Illinois Natural History Survey - University of Illinois

Anura      Gastrophryne carolinensis --
Eastern Narrow-mouthed Toad

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Purple shade indicates vouchered specimens. Light blue (cyan) shade indicates photographic records. Yellow shade indicates verified sighting. Slanted hatch indicates pre-1980 records only

NOTE: Not all specimens upon which these maps are based have been verified.

Key Characters: Squat body; narrow, pointed head; fold of skin across top of head behind eyes; no visible tympanum.

Similar Species: None.

Description: Small (up to 3.3 cm SVL) olive, dark gray, reddish brown, or nearly black frog with darkly mottled belly. Skin smooth, without warts or ridges. Legs stubby and toes without webbing or toe pads. Male has a dark throat.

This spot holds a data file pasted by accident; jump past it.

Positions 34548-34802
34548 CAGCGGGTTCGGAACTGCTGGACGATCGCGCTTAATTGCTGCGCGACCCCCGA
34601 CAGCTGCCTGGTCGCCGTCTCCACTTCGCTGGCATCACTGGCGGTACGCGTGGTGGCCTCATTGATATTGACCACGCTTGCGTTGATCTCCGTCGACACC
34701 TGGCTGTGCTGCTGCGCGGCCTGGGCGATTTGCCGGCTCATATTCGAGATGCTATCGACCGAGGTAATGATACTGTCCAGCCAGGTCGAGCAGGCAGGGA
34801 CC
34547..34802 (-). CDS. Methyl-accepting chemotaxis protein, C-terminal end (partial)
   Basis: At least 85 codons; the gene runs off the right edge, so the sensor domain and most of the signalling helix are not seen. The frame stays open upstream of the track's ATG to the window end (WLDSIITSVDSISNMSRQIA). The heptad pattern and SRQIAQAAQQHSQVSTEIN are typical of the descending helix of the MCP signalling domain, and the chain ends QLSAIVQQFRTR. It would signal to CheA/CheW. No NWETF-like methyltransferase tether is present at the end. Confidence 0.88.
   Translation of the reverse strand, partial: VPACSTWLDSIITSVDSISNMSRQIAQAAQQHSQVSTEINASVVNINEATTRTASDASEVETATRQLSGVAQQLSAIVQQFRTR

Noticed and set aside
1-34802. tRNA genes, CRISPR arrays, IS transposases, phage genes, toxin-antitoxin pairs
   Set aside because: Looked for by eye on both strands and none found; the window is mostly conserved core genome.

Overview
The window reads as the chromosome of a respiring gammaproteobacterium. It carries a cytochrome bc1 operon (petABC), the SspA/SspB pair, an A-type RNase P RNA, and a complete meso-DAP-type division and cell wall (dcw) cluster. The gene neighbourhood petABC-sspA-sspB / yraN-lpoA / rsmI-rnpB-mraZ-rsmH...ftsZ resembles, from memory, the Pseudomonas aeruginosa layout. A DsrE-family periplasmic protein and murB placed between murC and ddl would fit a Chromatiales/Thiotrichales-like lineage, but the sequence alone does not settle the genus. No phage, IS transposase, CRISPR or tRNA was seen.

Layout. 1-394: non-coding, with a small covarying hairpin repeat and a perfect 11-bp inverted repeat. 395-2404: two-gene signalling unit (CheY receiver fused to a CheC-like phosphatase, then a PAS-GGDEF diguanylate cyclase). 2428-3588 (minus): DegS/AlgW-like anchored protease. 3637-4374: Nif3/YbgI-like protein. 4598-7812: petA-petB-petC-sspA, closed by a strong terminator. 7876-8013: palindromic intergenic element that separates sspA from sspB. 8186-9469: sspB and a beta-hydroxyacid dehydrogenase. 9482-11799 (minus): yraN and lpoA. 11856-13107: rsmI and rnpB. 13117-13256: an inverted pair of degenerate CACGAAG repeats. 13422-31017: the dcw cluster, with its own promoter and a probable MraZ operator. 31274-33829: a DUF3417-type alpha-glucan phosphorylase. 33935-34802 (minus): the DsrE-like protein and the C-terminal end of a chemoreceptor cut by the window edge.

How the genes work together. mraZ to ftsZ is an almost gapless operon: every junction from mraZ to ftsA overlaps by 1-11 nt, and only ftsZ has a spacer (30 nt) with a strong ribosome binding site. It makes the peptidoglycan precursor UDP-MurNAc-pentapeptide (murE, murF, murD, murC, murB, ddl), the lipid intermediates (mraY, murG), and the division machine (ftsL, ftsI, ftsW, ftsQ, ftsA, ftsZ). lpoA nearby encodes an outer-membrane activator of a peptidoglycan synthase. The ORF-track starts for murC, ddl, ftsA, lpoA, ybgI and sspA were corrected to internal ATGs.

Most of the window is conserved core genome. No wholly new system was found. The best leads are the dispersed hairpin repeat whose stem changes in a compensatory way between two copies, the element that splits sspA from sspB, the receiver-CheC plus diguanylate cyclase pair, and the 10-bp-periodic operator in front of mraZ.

Habitat: Open, moist areas with abundant ground cover. Breeds in temporary or permanent waters such as ponds, lakes, swamp edges, marshy fields, and roadside ditches.

Natural History: One of the few amphibians that feeds regularly on ants. Fold of skin on head is used to push ants away from eyes. Outside of breeding season it is found in rotten stumps and beneath rocks, logs, bark, and other objects on ground. Weak jumper, moves by short, rapid hops. Breeds in summer. Male usually calls from edge of water, concealed under plant debris. Call is a high-pitched buzz or "baaa" reminiscent of distressed lamb. When male amplexes female, sticky substance secreted from glands on his belly glues him temporarily to her back. Female lays over 800 tiny eggs in one layer at water surface. Embryos hatch in a few days and tadpoles transform in 20-70 days.

Status: Known from only six southern counties, where it may be locally common.


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